The group of companies collectively known as Dream has officially launched a multi-million-dollar program to retrofit 19 Toronto and Saskatoon buildings within its portfolios.
Dream is made up of Dream Unlimited Corp. (DRM-T), Dream Industrial REIT (DIR.UN-T), Dream Office REIT (D.UN-T), Dream Impact Trust (MCPT.UN-T). It has $16 billion in assets under management across these four trusts.
To mark the occasion, Dream hosted a ribbon-cutting and education ceremony at its 36 Toronto Street office tower location.
Part of the retrofits will be funded by a $136.6-million investment from impact investor Canada Infrastructure Bank (CIB) as part of its Commercial Building Retrofits Initiative. Dream is the first real estate and development company in Canada to receive funds under the initiative.
“We can now fast track the decarbonization of these buildings, and deliver on our commitments that much better. This really is an incredible spectrum of buildings we are (de)carbonizing,” said Gordon Wadley, Dream REIT’s COO, at the program launch.
“They range from historical boutique buildings and part of the financial core to large high-rise commercial towers. In fact, the oldest building we’re retrofitting was built in 1908.”
Eighteen of the buildings are in Toronto and one is in Saskatoon. The goal is to reduce carbon emissions from the buildings by 40 per cent during the next 36 months.
Expected to create 1,500 jobs in the process, Wadley said this will create “healthier workspaces” for over 15,000 people.
The Dream portfolio retrofits
Part of the launch included a look at the mechanical room inside 36 Toronto. Lee Hodgkinson, Dream’s head of sustainability and technical services, said most of the retrofitting at that property would be done in that room.
“In this room alone, you will see about 80 per cent of the GHG emissions from this building,” he said.
In particular, he pointed out the air handling unit, which he explained accounts for about 20 per cent of GHG emissions of a typical building.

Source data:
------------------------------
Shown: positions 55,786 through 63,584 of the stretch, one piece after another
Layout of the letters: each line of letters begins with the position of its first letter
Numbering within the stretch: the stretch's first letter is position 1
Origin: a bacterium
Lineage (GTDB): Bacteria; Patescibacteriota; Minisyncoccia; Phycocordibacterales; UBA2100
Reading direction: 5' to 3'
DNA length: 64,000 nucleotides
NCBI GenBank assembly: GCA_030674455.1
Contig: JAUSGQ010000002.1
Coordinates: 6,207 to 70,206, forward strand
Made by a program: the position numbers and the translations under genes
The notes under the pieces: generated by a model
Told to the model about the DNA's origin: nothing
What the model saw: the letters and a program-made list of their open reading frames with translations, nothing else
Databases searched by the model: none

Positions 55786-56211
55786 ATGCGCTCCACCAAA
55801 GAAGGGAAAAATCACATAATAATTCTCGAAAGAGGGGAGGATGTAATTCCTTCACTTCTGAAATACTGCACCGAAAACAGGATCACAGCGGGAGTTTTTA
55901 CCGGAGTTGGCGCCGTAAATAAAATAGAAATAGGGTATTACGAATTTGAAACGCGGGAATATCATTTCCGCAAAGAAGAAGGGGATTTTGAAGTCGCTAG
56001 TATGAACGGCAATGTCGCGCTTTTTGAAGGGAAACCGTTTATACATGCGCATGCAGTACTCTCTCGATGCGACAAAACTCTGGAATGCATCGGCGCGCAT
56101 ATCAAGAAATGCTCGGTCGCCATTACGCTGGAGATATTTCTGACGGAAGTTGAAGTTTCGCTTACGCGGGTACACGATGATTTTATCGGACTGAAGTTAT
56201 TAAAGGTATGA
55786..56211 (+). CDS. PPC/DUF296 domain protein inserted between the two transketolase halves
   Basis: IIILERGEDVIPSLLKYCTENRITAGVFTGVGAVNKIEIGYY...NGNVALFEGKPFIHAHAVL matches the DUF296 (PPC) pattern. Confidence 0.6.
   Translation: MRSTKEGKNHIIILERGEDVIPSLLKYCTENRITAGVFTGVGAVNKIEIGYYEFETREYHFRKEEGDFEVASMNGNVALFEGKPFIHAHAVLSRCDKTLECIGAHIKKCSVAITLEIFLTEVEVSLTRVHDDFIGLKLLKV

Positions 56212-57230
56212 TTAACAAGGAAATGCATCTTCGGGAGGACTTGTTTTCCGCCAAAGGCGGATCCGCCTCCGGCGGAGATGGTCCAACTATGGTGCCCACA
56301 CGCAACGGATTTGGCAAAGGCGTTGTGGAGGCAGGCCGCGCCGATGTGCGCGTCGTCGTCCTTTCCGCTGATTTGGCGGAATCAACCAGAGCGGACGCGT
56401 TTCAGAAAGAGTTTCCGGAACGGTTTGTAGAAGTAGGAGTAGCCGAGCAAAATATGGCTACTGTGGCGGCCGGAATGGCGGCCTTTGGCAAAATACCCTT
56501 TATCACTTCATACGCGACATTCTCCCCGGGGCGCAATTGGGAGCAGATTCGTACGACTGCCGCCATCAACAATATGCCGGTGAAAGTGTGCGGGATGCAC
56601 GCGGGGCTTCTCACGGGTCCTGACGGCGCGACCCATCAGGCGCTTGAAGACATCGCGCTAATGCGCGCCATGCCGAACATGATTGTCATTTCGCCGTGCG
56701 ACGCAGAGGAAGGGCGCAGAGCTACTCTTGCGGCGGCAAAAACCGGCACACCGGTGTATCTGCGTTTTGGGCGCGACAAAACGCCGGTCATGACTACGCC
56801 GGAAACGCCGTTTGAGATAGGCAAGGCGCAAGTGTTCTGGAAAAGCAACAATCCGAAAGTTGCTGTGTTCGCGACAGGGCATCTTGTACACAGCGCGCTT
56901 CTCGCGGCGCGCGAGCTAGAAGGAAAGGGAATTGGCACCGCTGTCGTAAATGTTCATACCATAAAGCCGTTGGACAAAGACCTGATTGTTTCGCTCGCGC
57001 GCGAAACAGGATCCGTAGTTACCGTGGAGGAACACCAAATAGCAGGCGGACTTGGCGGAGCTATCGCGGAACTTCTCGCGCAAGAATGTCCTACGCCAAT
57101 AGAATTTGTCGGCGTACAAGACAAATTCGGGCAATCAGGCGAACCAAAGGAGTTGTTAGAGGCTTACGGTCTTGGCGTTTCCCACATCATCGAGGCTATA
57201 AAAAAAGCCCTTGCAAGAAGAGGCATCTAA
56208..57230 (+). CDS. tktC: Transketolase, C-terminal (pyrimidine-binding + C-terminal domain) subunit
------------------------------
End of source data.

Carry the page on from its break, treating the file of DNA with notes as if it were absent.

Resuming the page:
The key for Dream, according to Hodgkinson, is to figure out exactly how much fresh air each building needs, then install sensors to monitor usage and provide only the amount that is required, thus saving energy.
Dream’s first priority in the 19 buildings is any system which is consuming natural gas. Next is automating more of the energy services, like demand control ventilation.
In an interview with SustainableBiz, Hodgkinson explained Dream began working on a 2035 net-zero roadmap about a year ago. That involved five major steps in the deliberation process: using less, using more efficient equipment, choosing low-carbon heat sources, installing renewable power, and purchasing offsets.
“We use that hierarchy really specifically because we can’t just go straight to offsets, that’s not going to be meaningful or have longevity in today’s market,” Hodgkinson said.
As for why Dream chose these buildings, Hodgkinson said it had been studying its portfolio for a while and it came down to answering the question, “Where can we go far and fast?”
Net-zero by 2035
The company’s net-zero report, published two weeks prior to the launch, details its GHG emissions and energy usage across its portfolio.
A third-party assessment from Purpose Building Inc. revealed heating is responsible for the majority of GHG emissions and energy usage across Dream’s office, multi-residential and industrial units.
By 2025, it plans to reduce carbon intensity by 20 per cent for the eligible buildings in its portfolio. By 2030 that target is 50 per cent.
The Zibi Community Utility at its master-planned 34-acre development in Ottawa and Gatineau, is included as a case study in the report with Dream’s intention to leverage knowledge gained at that project for its other assets.
Dream secured the CIB funding in November, and spent the interim months selecting and finalizing the planning for these retrofits. Ehren Cory, the CEO of Canada Infrastructure Bank, said at the launch it chose to partner with Dream because of the firm’s “commitment to public good.”
He also mentioned by the end of May, CIB would have made seven investments in the building retrofit space. The bank’s contributions in that sector are in the range of $700 million.
In order to utilize all of the funding, Dream is required to complete all 19 retrofits in five years. Hodgkinson acknowledged it might not all get done during that time frame, given the scale of the projects as well as the fact that these buildings will remain occupied during the process.
“Whatever doesn’t happen within the next five years will need to still occur within the next 13, to 2035,” he said. “We’re incentivized to go faster, so we’re hoping for four years instead of five years.”
Ana Bailão, Toronto’s deputy mayor, was also present at the launch. She reiterated the city’s 2040 net-zero goal, starting with a 45 per cent reduction from 1990s levels by 2025.
The full list of buildings to be retrofitted includes:
– 80 Richmond Street;
– 56 and 67 Temperance Street W.;
– 350 and 366 Bay Street;
– 74 Victoria Street;
– 20 and 36 Toronto Street;
– 6 Adelaide Street;
– 425 Bloor Street East;
– 438 University Street;
– 655 Bay Street;
– 2206 Eglinton Avenue E.;
– 50 and 90 Sussex Centre (at 50 and 90 Burnhamthorpe Road W.);
– 10 Lower Spadina Avenue;
– 349 Carlaw Avenue;
– The Residences at Weston Common; and
– Princeton Tower in Saskatoon.
Globally, buildings and related construction activity accounts for 36 per cent of global energy demand and 37 per cent of global energy-related GHG emissions.